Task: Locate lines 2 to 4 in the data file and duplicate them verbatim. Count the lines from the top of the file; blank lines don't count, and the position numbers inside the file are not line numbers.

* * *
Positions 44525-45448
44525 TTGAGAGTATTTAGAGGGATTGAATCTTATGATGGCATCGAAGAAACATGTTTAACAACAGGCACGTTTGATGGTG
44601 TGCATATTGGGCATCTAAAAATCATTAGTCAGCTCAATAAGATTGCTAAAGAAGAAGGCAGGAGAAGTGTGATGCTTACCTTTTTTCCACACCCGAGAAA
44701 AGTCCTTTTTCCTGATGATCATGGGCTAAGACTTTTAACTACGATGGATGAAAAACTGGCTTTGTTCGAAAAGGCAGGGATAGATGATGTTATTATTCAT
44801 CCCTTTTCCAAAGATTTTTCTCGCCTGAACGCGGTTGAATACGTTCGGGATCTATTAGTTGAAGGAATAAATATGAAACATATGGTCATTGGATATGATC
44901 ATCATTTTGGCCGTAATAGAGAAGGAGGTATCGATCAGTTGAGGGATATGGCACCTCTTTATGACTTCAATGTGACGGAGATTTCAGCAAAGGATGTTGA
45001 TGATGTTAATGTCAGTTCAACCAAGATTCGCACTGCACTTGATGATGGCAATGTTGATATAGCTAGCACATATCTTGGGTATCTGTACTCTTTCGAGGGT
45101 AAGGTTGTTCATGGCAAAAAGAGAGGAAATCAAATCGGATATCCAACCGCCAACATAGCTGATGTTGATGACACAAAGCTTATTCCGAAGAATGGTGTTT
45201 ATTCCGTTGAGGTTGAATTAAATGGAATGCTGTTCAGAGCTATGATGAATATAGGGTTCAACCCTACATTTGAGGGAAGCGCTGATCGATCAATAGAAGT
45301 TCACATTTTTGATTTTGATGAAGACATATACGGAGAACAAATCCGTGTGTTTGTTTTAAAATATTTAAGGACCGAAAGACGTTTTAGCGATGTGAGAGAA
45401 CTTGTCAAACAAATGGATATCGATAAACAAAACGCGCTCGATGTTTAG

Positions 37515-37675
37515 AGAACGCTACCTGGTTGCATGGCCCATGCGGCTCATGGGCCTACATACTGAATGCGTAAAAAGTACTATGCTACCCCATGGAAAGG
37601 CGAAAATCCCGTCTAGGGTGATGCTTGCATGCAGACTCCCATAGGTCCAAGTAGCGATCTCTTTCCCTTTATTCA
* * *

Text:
44525 TTGAGAGTATTTAGAGGGATTGAATCTTATGATGGCATCGAAGAAACATGTTTAACAACAGGCACGTTTGATGGTG
44601 TGCATATTGGGCATCTAAAAATCATTAGTCAGCTCAATAAGATTGCTAAAGAAGAAGGCAGGAGAAGTGTGATGCTTACCTTTTTTCCACACCCGAGAAA
44701 AGTCCTTTTTCCTGATGATCATGGGCTAAGACTTTTAACTACGATGGATGAAAAACTGGCTTTGTTCGAAAAGGCAGGGATAGATGATGTTATTATTCAT